If a homosexual youth is lucky enough to find their way to the Internet, they are eventually greeted by a bit of a LBG-supportive environment. Several sites exist to help homosexual youth realize that they are normal, lovable, and can be successful. The sites also have many tips on coming out, especially to parents and family. However, many sites with very useful information for homosexuals are restricted to adults (age 18). Many of these sites do not contain sexually explicit material above what shows on prime time TV. The information directed at adults (announcements of pride events, etc.) is also of use to youth, and restricting the entire site to adults prevents youth from reaching useful pieces of information. The youth also need to know about adult same sex relationships; they have no or few role models available locally, and often the only way that they can learn that same sex relationships can last like marriage does is to read about it over the net. Keeping all information about adult same sex relationships away from youth prevents them from seeing the permanent, loving aspect of what their lives could be.
As homosexual youth enter college and begin to explore the world on their own, many begin to find the support groups that were so lacking in high school. Large universities sometimes have official student organizations for homosexual students. Books are much more available, and often many people are publicly “out” on campus. This environment begins to help homosexuals understand themselves better. Some become very active and public, to help pave the way for people who may be having a harder time than they have. Many homosexual people gain the courage and independence to come out to their family, sometimes because it is the first time their physical safety is not in danger by doing so.
As homosexual youth mature and begin to develop adult relationships, they must integrate their feelings and attitudes into their normal life. They also usually overcome most of the homophobia that they grew up with. Often a part of the integration of growing up is that the person is able to stop focusing on their own homosexuality, becoming more open to same sex and opposite sex relationships without thinking about whether their homosexuality is showing or not. Homosexual people in this stage have begun to really be able to accept themselves without feeling obsessive or afraid of issues surrounding homosexuality. The details vary between people, but the overall change is toward self acceptance and comfortableness within society. This change is needed for proper social interactions, with friends and lovers. It most often happens in the late teens and early adulthood, because a lot of self inspection and independence occur then.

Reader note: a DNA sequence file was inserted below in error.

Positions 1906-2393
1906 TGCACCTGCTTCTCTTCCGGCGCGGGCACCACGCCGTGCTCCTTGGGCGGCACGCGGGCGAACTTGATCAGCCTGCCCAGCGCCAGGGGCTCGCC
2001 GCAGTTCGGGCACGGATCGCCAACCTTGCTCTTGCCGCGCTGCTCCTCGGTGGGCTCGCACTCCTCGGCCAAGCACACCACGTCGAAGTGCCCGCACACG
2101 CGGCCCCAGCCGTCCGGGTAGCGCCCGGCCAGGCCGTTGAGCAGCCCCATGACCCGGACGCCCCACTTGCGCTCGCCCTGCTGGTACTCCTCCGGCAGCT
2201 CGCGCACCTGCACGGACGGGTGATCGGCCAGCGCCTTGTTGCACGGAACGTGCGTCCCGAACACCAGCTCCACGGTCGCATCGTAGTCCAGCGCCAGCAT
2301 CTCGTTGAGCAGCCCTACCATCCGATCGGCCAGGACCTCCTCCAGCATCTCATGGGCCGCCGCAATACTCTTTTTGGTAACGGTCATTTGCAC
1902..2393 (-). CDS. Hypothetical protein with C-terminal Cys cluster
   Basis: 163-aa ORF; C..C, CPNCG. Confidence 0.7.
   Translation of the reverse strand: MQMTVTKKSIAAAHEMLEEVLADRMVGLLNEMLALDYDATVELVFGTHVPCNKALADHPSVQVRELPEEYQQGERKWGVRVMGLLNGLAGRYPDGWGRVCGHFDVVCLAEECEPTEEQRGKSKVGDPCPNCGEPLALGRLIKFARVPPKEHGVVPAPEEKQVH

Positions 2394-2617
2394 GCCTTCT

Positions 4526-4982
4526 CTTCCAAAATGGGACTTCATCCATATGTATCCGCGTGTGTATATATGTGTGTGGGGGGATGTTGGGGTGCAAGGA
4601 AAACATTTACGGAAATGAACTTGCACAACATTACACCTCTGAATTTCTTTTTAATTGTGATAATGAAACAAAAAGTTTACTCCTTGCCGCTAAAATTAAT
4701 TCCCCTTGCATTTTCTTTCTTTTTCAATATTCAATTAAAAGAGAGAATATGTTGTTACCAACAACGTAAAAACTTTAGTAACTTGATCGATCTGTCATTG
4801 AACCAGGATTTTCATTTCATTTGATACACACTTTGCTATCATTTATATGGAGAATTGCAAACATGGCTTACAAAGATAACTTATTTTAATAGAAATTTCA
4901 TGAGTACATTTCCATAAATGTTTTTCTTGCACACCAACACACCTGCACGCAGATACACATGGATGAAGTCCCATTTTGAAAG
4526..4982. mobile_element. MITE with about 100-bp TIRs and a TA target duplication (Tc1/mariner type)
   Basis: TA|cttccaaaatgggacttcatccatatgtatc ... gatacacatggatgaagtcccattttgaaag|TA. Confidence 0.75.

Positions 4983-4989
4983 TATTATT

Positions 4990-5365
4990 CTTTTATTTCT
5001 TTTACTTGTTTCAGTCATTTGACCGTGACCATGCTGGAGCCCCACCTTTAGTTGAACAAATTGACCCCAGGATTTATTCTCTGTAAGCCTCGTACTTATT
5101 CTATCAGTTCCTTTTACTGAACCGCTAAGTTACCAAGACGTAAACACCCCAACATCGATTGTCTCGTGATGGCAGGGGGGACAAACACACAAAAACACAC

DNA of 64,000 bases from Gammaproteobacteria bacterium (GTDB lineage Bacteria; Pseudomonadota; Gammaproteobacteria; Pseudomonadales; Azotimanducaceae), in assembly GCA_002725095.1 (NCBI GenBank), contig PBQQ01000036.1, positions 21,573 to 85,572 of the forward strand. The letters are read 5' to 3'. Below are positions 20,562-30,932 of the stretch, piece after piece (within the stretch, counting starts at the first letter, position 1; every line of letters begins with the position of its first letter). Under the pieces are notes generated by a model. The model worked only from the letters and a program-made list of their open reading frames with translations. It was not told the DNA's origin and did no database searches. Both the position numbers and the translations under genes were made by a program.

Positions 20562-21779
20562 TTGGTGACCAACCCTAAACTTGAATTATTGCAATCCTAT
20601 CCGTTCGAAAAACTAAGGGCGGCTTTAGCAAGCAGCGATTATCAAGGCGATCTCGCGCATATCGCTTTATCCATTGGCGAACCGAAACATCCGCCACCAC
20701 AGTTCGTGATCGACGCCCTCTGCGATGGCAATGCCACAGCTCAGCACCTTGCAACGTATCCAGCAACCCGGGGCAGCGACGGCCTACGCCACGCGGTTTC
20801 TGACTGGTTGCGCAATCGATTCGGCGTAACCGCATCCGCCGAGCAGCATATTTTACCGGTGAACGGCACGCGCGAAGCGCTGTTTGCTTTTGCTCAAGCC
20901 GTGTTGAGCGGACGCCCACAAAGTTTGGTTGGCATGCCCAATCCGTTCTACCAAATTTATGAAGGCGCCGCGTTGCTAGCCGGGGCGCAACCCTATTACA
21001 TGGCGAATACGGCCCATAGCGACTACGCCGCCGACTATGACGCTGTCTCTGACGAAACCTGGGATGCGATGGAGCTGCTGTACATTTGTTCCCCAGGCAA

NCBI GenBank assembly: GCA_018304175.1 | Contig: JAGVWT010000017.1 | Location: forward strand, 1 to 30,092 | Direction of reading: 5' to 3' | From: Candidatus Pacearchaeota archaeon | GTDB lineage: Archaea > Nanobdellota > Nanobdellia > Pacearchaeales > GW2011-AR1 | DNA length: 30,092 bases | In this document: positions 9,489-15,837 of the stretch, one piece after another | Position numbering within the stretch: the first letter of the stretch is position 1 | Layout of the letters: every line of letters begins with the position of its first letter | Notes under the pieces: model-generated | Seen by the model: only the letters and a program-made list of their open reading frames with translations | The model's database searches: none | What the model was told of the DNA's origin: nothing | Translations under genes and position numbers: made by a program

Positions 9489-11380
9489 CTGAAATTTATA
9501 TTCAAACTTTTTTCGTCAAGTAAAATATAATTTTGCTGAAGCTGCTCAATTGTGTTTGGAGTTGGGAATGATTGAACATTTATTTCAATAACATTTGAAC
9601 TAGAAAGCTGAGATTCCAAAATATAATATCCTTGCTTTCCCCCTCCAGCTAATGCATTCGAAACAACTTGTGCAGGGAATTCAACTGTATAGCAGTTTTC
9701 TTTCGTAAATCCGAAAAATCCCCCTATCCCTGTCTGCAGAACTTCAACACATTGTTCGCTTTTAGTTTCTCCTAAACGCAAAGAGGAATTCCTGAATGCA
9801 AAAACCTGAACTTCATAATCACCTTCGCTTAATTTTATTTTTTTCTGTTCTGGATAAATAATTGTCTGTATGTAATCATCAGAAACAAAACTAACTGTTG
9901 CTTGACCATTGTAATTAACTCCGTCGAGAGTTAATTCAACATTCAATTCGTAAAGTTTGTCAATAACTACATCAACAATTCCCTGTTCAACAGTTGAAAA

Homosexual teen suicide, discrimination from all areas of life, and misunderstanding of homosexuality, both from the heterosexual community and from the homosexual youth who have not have access to information, would greatly reduce, or nearly disappear, if proper education was given in the public schools to combat homophobia. “Liberty is the right not to lie.”
Homosexual youth should not have to lie to hide their orientation from their parents, friends, and the rest of the community, just to stay alive.
Even one teacher taking a stand for proper homosexual information in schools can make a difference. That one teacher may be the role model one or several students needed to see to make them feel worthwhile and not suicidal. Too often though a teacher who stands up for equal rights and protection is cut down by the school administration and parents. However, even then a student may feel better that at least one person understands them and wants to fight for their rights. It can be the difference between total destitute and a bit of hope. Whether the teacher gives positive information in the classroom, or stops cutting remarks, or simply discreetly helps one or two students find a support hotline, it can often make the difference between life and death for despairing teens.
As more teachers, administrators, social workers, and other people speak up, the deadly silence and invisibility of homosexual youth begins to diminish. If silence equals death, then proper communication and information is the one way to insure life.